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Should Lance Berkman Have Made the Hall of Fame?

It’s becoming a common term around the baseball world that players had a “Hall of Very Good” career.

After receiving just five votes on this past year’s Hall of Fame ballot, it appears as though Lance Berkman is another player on a laundry list of names to be inducted into that second-tier, hypothetical Hall.

However, from a statistical standpoint, people have been underrating and underappreciating the offensive wizard that was “Fat Elvis.”

Berkman never won a batting title in his career, nor did he win an MVP. He was a career -18 DRS outfielder, and a net +1 DRS defensive player between first base and the outfield. On top of that, he was an All-Star just six times in his 15-year MLB career; so why would someone like be deserving of a plaque in such a prestigious Hall amongst baseball’s greatest players of All-Time?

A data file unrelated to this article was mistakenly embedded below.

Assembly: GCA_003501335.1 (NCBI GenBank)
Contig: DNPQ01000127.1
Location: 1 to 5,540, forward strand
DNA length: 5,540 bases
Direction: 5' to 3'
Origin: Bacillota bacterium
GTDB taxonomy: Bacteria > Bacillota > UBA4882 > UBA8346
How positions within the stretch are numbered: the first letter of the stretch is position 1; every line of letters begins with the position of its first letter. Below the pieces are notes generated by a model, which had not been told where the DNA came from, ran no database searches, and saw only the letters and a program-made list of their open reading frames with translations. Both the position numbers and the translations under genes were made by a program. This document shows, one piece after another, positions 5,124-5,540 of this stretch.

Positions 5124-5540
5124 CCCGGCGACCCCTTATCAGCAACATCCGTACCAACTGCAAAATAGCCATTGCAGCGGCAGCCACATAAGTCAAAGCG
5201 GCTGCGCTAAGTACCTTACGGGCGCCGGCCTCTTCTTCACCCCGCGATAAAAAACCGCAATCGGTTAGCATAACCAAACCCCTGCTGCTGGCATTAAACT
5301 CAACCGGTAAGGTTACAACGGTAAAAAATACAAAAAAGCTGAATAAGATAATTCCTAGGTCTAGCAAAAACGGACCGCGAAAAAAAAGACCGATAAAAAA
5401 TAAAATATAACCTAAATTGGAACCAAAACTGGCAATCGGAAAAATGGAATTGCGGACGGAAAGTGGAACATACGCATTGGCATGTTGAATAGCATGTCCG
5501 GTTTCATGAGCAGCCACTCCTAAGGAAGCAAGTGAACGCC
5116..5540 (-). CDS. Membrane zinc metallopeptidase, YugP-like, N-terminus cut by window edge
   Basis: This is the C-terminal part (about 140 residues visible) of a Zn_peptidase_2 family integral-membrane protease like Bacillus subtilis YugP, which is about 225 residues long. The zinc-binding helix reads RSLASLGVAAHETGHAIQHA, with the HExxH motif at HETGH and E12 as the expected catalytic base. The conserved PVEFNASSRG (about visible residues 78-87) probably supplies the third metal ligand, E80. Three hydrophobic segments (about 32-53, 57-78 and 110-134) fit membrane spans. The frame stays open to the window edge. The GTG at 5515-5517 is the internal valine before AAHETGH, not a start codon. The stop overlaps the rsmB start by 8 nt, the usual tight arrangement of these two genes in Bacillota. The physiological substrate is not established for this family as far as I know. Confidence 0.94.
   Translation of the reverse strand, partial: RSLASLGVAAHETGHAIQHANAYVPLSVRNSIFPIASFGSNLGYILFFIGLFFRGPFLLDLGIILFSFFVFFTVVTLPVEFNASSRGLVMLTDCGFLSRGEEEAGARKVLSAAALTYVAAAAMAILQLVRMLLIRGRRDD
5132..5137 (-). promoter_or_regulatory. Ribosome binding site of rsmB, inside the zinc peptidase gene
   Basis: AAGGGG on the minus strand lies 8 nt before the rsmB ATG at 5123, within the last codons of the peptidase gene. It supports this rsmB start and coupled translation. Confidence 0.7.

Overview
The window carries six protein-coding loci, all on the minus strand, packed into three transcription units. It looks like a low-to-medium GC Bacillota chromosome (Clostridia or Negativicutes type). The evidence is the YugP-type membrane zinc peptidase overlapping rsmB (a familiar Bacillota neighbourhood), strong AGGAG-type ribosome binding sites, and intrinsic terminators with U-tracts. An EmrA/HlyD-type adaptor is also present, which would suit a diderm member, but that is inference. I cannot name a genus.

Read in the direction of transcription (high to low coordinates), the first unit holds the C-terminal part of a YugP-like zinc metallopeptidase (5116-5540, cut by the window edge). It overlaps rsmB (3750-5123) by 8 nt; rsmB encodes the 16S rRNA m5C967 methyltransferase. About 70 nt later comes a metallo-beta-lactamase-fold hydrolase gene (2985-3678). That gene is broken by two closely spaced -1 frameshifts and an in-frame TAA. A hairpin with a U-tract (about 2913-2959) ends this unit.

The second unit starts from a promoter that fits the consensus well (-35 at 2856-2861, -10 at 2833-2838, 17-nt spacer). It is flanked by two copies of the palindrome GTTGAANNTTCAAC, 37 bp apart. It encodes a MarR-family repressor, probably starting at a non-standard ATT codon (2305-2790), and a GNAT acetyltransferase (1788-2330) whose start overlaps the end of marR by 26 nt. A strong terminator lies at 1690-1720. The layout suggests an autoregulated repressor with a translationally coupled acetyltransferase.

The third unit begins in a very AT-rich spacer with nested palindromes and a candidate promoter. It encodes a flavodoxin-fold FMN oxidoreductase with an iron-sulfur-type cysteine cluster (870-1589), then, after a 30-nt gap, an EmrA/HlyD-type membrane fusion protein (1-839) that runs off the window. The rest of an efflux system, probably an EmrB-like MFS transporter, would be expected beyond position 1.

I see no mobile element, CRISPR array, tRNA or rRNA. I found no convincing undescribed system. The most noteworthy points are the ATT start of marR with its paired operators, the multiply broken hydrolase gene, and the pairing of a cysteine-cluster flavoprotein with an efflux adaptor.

Well, the proof is in the pudding. Berkman finished with a slash line of .293/.406/.537, 366 home runs, 1,234 runs batted in, 422 doubles, 1,905 hits, and an fWAR of 55.9 in his 15 years spent with the Astros, Yankees, Cardinals, and Rangers. While the slash line is impressive, the individual numbers don’t really jump out at you. But in the dawn of time where voters love to look at advanced analytics, Lance Berkman’s career begins to produce a stronger case for Cooperstown.

His 144 wRC+ is tied for 43rd all-time with Hall-of-Famers Nap Lajoie and Eddie Collins, and higher than the likes of Harmon Killebrew and Eddie Matthews. His 55.9 fWAR is higher than 2018 Hall of Fame inductee Vlad Guerrero Sr. and 1998 Veteran’s Committee inductee Larry Doby. On top of that, he possesses the 26th-best OPS of all-time (.943).

Combine all of that with the fact Berkman was one of the best switch-hitters of the 21st century to this point, and it seems almost criminal that he couldn’t stay on the ballot for longer than one year.

Could it be the name? Let’s see how Twitter feels about him when we remove the name from the numbers.

Berkman is Player A, and Vlad Sr. is Player B.

There’s always the Veteran’s Committee for the 2011 World Series Champion, but for now, Berkman remains one of the most criminally underrated players of this era, and he at least deserved a more elongated look on the Hall of Fame ballot.

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